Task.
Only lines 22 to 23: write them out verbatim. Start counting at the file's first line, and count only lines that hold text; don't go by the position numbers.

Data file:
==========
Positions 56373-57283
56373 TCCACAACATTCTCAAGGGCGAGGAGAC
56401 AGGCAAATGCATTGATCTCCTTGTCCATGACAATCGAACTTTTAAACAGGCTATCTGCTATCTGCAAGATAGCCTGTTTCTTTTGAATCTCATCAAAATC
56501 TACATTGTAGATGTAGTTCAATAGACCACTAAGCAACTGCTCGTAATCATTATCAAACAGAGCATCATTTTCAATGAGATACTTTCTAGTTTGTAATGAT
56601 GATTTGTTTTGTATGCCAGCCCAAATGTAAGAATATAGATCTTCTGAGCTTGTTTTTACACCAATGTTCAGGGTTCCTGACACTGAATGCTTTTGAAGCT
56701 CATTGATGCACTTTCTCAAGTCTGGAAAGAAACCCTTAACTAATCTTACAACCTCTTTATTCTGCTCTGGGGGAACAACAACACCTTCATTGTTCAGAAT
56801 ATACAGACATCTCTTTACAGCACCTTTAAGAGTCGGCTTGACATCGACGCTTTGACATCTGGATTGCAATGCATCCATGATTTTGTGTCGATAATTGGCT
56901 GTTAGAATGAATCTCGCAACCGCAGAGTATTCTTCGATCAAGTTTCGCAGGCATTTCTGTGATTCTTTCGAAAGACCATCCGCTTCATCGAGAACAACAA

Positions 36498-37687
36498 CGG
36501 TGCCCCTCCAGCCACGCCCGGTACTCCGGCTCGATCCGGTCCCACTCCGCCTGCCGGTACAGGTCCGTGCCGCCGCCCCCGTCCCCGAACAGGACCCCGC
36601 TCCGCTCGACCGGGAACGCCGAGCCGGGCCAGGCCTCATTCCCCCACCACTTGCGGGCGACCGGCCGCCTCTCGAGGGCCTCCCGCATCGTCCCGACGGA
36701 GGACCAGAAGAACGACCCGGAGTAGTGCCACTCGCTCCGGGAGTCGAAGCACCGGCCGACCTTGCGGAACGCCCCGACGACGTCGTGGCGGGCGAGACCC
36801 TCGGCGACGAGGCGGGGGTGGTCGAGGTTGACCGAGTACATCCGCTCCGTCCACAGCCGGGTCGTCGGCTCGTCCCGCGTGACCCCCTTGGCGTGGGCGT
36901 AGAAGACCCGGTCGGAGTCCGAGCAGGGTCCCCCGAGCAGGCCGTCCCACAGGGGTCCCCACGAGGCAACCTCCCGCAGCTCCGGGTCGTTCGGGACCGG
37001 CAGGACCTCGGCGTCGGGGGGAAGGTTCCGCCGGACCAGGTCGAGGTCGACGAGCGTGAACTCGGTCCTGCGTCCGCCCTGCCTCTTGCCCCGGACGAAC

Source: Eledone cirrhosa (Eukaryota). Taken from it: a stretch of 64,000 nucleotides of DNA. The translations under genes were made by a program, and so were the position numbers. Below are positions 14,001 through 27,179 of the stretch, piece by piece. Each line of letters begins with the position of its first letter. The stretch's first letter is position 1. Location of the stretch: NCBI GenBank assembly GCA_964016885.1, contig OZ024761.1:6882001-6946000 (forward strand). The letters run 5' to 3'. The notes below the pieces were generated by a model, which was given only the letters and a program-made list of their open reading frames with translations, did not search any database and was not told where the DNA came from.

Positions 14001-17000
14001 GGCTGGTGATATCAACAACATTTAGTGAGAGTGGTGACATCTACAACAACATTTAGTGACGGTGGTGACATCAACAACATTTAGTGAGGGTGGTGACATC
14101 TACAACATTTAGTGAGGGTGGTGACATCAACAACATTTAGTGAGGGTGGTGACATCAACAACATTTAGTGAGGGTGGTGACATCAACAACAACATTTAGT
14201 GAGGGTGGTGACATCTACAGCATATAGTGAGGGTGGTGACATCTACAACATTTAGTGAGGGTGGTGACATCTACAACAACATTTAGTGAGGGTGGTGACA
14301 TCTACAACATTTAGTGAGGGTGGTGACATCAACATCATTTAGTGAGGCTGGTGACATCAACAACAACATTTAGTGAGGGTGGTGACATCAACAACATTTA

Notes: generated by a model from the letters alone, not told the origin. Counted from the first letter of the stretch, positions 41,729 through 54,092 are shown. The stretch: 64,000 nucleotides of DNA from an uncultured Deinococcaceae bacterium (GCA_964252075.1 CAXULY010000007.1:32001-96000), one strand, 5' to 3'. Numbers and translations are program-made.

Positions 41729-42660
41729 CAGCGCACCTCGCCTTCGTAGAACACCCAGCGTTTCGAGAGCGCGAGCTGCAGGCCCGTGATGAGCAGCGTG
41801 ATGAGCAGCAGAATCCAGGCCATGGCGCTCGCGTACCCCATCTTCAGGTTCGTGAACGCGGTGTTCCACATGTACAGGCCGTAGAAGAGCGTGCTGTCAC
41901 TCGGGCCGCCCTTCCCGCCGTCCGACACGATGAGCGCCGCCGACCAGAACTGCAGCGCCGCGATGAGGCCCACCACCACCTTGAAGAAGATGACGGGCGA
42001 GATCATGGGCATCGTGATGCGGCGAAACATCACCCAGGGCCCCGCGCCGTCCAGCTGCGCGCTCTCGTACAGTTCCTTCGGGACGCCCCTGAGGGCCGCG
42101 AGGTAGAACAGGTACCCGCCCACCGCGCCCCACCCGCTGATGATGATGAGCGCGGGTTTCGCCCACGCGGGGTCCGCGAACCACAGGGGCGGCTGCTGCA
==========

14301 TCTACAACATTTAGTGAGGGTGGTGACATCAACATCATTTAGTGAGGCTGGTGACATCAACAACAACATTTAGTGAGGGTGGTGACATCAACAACATTTA

Notes: generated by a model from the letters alone, not told the origin. Counted from the first letter of the stretch, positions 41,729 through 54,092 are shown. The stretch: 64,000 nucleotides of DNA from an uncultured Deinococcaceae bacterium (GCA_964252075.1 CAXULY010000007.1:32001-96000), one strand, 5' to 3'. Numbers and translations are program-made.